Reflecting on the events that transpired between August 2 – 3, 1923, Calvin Coolidge would write this six years later:
“Had I been chosen for the first place, I could have accepted it only with a great deal of trepidation, but when the events of August, 1923, bestowed upon me the Presidential office, I felt at once that power had been given me to administer it. This was not any feeling of exclusiveness. While I felt qualified to serve, I was also well aware that there were many others who were better qualified. It would be my province to get the benefit of their opinions and advice. It is a great advantage to a President, and a major source of safety to the country, for him to know that he is not a great man. When a man begins to feel that he is the only one who can lead in this republic, he is guilty of treason to the spirit of our institutions…
“On the night of August 2, 1923, I was awakened by my father coming up the stairs calling my name. I noticed that his voice trembled. As the only times I had ever observed that before were when death had visited our family, I knew that something of the gravest nature had occurred.
“His emotion was partly due to the knowledge that a man whom he had met and liked was gone, partly to the feeling that must possess all of our citizens when the life of their President is taken from them.
“But he must have been moved also by the thought of the many sacrifices he had made to place me where I was, the twenty-five mile drives in storms and in zero weather over our mountain roads to carry me to the academy and all the tenderness and care he had lavished upon me in the thirty-eight years since the death of my mother in the hope that I might sometime rise to a position of importance, which he now saw realized.
“He had been the first to address me as President of the United States. it was the culmination of the lifelong desire of a father for the success of his son.
“He placed in my hands an official report and told me that President Harding had just passed away. My wife and I at once dressed.
“Before leaving the room I knelt down and, with the same with which I have since approached the altar of the church, asked God to bless the American people and give me power to serve them.
“My first thought was to express my sympathy for those who had been bereaved and after that was done to attempt to reassure the country with the knowledge that I proposed no sweeping displacement of the men then in office and that there were to be no violent changes in the administration of affairs. As soon as I had dispatched a telegram to Mrs. Harding, I therefore issued a short public statement declaratory of that purpose.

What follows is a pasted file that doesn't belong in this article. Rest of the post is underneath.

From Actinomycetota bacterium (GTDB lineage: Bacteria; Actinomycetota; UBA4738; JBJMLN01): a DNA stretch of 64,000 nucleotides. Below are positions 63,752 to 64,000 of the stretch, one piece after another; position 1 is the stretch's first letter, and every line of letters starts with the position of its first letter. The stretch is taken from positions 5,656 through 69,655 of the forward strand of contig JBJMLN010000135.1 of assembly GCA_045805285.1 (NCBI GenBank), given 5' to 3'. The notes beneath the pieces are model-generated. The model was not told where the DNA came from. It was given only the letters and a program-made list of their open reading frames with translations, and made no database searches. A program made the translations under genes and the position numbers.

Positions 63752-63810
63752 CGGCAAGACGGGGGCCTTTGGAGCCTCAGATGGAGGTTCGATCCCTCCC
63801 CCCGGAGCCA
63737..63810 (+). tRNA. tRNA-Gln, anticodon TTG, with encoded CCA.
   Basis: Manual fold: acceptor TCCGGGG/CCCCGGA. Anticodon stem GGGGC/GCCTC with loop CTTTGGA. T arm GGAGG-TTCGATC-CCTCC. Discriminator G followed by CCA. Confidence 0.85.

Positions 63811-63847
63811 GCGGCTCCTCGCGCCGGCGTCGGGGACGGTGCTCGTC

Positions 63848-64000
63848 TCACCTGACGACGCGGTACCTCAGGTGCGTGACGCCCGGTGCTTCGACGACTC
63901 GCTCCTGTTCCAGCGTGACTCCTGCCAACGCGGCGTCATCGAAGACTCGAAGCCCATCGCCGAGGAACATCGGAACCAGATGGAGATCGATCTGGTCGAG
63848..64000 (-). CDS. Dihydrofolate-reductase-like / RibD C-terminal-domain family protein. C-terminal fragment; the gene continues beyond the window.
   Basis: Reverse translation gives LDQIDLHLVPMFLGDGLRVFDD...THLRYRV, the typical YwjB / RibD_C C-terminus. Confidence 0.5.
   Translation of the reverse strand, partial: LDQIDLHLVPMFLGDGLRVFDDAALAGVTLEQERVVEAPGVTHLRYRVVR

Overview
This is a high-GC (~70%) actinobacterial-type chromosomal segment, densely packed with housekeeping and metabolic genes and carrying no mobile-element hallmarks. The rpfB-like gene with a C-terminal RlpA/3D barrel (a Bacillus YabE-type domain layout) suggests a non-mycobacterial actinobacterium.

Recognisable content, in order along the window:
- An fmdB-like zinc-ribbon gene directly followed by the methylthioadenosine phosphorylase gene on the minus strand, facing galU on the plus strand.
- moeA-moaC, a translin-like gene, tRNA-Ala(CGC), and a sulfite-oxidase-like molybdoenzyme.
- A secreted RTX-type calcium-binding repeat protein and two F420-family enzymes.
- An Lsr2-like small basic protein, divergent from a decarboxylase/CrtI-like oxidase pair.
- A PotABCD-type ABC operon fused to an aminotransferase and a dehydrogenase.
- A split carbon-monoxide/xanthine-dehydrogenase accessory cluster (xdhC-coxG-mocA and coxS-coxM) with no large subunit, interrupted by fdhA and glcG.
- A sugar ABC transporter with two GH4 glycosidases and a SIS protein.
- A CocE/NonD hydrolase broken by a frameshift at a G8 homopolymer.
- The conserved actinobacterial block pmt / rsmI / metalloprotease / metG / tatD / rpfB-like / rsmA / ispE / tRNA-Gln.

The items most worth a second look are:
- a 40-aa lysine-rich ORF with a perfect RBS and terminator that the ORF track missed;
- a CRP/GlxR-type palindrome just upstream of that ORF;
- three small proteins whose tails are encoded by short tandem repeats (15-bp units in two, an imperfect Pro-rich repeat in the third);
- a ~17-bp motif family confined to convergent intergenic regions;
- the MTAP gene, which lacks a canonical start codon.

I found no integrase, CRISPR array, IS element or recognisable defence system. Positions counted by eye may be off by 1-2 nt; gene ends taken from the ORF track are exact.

“Meantime, I had been examining the Constitution to determine what might be necessary for qualifying by taking the oath of office. It is not clear that any additional oath is required beyond what is taken by the Vice-President when he is sworn into office. It is the same form as that taken by the President.
“Having found this form in the Constitution I had it set up on the typewriter and the oath was administered by my father in his capacity as a notary public, an office he had held for a great many years.
“The oath was taken in what we always called the sitting room by the light of the kerosene lamp [at 2:47am, the morning of August 3, 1923], which was the most modern form of lighting that had then reached the neighborhood. The Bible which had belonged to my mother lay on the table at my hand. It was not officially used, as it is not the practice in Vermont or Massachusetts to use a Bible in connection with the administration of an oath.
“Besides my father and myself, there were present my wife, Senator [at the time, U.S. Representative Porter H.] Dale, who happened to be stopping a few miles away, my stenographer [Erwin C. Geisser], and my chauffeur [Joseph N. McInerney].
“The picture of this scene has been painted with historical accuracy by an artist named Keller, who went to Plymouth for that purpose. Although the likenesses are not good, everything in relation to the painting is correct.
“Where succession to the highest office in the land is by inheritance or appointment, no doubt there have been kings who have participated in the induction of their sons into their office, but in republics where the succession comes by an election I do not know of any other case in history where a father has administered to his son the qualifying oath of office which made him the chief magistrate of a nation. It seemed a simple and natural thing to do at the time, but I can now realize something of the dramatic force of the event” — excerpt from The Autobiography of Calvin Coolidge pp.172-177